Updated 6 July 2016:
I have just published a 750 page eBook that follows the challenges, frustrations and successes of building a house in Thailand from the very start of us buying the land through to moving in and beyond. You will be part of our building team for every day of construction and I will share many do’s and don’ts all designed to save you time, money, sleepless nights or all three. This book is a must have as part of your research on the subject of building in Thailand and you can find it HERE.
24 – 30 January, a week of more rendering or more plastering for you UK types. My apologies for this week’s update being very late. A moment of slackness on my part combined with being on the road most days looking for supplies. I have made up for it by writing a long post.
The building progress part of the story will be the same as the last couple of weeks in that I will skip to the end result rather than bore you with daily photos of more walls being covered up. Seen one seen them all.
I will start this post with some observations that aren’t directly linked to the week’s build but I hope you’ll find interesting and useful, especially if you are thinking of or are building in Thailand. If you just want an update of our house build then give this bit a miss and head to the end.
Before that however, a minor complaint. I don’t know if I share this with others who have built in Thailand but I have reached the stage that if I never seen another bag of cement in my life I will be a happy man. From day one the progression of the house has been mostly the addition of concrete to previous layers of concrete. If not concrete then steel. I now look back with fond memories of building in Australia with more characterful clay bricks and the smell of freshly cut timber. Somehow it was a process with a “softer” feel than the construction of my concrete bunker. Having got that out of my system we’ll get into the post finally.
I have been on the hunt for two main items in Week 13, a kitchen and some decent insulation. I’ll start with the latter, Now you’d think that in a country as hot as Thailand with increasing awareness of the building standards used elsewhere that something like insulation would be dead easy to find. Well it is, although it is rare to see a Thai house using it, but only the very thin foil “packets”. Any of the hardware stores, and I will list those in Udon Thani shortly, stock them but with very low Rt ratings.
I don’t know how the rest of the western world operates but in Australia we grade our insulation with a “R” rating, the thermal resistance to heat gain or loss that applies to the insulation product itself. The higher the rating the better and more expensive the insulation. Don’t be fooled into comparing the R rating you used back “home” with the Rt rating they use in Thailand.
Rt is described as “The Total R-value (RT) and is the total resistance of a building element such as a roof, wall, floor or ceiling. It takes into account resistance provided by each given construction material, internal air spaces, and the air film adjacent to solid materials. This allows architects and consultants to assess the overall thermal resistance of the complete component (such as roofing system)”. To my way of thinking this is a less useful form of grading unless every manufacturer used the same criteria for the non-direct insulation aspects of the building to reach a total, which is doubtful.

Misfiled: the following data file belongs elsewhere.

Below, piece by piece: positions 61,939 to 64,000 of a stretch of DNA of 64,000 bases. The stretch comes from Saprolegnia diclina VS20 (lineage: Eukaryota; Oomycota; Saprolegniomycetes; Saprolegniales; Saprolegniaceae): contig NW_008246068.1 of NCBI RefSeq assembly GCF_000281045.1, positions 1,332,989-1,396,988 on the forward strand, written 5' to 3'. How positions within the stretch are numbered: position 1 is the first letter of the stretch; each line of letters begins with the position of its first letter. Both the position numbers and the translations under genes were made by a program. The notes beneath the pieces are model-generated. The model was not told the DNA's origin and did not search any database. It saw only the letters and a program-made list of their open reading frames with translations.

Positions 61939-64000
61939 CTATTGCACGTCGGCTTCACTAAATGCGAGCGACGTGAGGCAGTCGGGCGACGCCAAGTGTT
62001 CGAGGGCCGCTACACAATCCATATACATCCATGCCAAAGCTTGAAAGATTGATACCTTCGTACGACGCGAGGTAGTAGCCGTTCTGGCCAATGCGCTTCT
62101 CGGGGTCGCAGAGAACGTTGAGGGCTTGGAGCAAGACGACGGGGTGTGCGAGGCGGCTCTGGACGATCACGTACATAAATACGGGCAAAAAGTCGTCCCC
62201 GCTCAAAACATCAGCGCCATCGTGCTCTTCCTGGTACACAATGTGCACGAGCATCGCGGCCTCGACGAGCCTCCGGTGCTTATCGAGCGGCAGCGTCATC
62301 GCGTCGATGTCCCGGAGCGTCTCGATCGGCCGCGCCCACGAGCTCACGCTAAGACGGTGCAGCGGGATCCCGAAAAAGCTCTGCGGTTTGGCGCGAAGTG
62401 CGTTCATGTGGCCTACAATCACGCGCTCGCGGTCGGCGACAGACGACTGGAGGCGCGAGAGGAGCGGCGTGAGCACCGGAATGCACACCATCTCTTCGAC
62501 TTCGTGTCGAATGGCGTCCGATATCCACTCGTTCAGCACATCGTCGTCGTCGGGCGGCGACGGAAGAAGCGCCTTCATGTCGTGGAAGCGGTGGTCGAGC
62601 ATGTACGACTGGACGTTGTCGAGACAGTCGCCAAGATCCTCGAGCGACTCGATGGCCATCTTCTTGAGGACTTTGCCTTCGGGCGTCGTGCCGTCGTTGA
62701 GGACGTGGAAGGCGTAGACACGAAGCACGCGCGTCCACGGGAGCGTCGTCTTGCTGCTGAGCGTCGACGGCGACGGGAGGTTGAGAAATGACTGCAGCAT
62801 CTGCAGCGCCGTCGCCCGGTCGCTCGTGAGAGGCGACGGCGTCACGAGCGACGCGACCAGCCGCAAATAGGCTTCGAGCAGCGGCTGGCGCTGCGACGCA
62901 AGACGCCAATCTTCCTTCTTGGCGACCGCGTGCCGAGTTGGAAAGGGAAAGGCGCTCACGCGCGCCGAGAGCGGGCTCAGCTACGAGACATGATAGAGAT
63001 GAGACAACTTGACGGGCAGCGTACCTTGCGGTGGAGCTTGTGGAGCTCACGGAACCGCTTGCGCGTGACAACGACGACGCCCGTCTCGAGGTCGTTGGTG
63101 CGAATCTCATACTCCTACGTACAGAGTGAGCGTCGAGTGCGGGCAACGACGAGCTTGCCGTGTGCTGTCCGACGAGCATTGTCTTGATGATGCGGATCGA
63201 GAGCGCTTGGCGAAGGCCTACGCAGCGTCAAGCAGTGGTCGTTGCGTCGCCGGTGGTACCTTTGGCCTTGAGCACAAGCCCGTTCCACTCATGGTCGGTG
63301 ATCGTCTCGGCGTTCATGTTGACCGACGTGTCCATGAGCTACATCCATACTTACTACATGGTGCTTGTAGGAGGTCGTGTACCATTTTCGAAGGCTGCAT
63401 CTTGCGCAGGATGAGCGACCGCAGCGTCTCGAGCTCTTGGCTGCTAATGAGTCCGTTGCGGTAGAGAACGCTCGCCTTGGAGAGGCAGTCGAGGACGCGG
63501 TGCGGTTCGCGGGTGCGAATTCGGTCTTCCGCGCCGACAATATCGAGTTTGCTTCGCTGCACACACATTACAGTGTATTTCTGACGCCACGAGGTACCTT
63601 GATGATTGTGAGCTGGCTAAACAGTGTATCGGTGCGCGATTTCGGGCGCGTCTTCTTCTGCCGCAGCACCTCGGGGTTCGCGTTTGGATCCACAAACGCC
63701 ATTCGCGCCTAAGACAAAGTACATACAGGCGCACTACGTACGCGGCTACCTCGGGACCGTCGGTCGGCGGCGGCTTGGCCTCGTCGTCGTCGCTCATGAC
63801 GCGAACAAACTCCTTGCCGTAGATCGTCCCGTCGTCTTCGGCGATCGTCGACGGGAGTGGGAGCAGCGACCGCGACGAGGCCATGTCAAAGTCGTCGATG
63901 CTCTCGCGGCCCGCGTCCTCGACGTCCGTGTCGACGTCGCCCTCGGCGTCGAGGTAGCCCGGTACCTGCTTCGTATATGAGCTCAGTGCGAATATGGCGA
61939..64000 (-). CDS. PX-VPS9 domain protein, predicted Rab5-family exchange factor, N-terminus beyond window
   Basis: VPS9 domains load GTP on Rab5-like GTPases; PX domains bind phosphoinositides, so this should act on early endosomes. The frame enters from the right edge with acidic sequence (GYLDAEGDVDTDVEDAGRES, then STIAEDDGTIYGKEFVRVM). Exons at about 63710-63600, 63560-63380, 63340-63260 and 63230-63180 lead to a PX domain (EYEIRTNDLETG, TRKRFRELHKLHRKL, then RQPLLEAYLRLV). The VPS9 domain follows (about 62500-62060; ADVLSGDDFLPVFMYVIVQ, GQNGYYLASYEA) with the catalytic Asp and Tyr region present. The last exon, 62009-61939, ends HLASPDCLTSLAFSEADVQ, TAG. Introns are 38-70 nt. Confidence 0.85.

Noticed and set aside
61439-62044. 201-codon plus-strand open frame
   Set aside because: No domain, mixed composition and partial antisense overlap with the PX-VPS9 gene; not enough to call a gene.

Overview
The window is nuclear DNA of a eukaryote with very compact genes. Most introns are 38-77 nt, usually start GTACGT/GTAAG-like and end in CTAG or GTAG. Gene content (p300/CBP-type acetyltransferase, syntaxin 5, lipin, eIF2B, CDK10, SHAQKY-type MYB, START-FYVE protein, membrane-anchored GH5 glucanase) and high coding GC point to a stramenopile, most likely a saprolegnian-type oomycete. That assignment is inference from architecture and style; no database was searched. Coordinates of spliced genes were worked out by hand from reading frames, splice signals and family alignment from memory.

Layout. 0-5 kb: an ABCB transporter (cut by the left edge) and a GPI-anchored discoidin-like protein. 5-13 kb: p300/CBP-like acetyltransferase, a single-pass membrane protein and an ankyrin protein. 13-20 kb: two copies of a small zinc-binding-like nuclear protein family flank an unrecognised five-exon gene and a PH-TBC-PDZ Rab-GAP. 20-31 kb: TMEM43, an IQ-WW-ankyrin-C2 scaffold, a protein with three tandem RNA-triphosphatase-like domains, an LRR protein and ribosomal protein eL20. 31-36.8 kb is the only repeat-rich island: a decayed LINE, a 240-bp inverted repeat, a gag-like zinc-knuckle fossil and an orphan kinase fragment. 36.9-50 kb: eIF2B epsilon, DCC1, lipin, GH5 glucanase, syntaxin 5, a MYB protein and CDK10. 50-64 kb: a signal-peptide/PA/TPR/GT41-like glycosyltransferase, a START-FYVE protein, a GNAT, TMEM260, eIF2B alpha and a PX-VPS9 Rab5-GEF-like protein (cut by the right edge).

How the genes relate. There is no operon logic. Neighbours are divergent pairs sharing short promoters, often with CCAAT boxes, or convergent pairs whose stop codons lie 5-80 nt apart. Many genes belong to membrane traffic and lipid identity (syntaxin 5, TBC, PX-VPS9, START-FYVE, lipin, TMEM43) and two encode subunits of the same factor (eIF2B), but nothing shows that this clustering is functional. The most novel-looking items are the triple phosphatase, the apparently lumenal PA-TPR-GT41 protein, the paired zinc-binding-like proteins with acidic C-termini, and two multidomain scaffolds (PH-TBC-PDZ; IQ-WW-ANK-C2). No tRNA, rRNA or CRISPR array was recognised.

More general insulation information HERE.
Now there have been some very heated 🙂 debates on building forums such as coolthaihouse.com about the pluses and minuses of using insulation in Thailand. Some support the Thai “system”, which is to use minimal if any insulation. Sure it gets hot during the day but then the heat is quickly dissipated at night because there’s nothing “holding” it in. Maybe this works in a traditional Thai environment where people are out working during the day from sun-up to sun-down but for a retired farang like myself using the house during the day it doesn’t seem a viable proposition. It also presumes that temperatures do cool down to an extent that makes the nighttime comfortable, which is also debatable in the hot season.
I am currently living my wife’s family home, which is a two level building the upper storey with wood walls and a tin roof, totally uninsulated of course. Our bedroom is upstairs and on a sunny day, even in the cooler season like now, the heat makes it impossible to use comfortably. Everything you touch is warm from the reflected roof heat. In the hot season it would be unusable.
Insulating the ceilings also raises a debate in the forums about trapping heat within the house negating the beneficial effect of the cooler evenings. Some people argue that one should insulate the roof, install venting in the gable ends, if you have them, to allow heat within the roof cavity to escape and leave the ceilings uninsulated. This is certainly a more realistic option in my opinion than no insulation. It does raise the question about why the excessive roof heat is a problem of course. At the risk of upsetting the concrete tile brigade I do question our obsession with dark coloured, heat retaining concrete roof tiles – see “Red Clay Tiles” below or indeed the dark coloured steel roofs. The plus for the steel is of course that the tiles will continue to radiate heat in the evenings well after the steel has cooled down.
Let me quickly add that I am pushing no particular barrow. I have made my decisions and it’s a free building world, in some aspects anyway, and people can construct the house that works for them.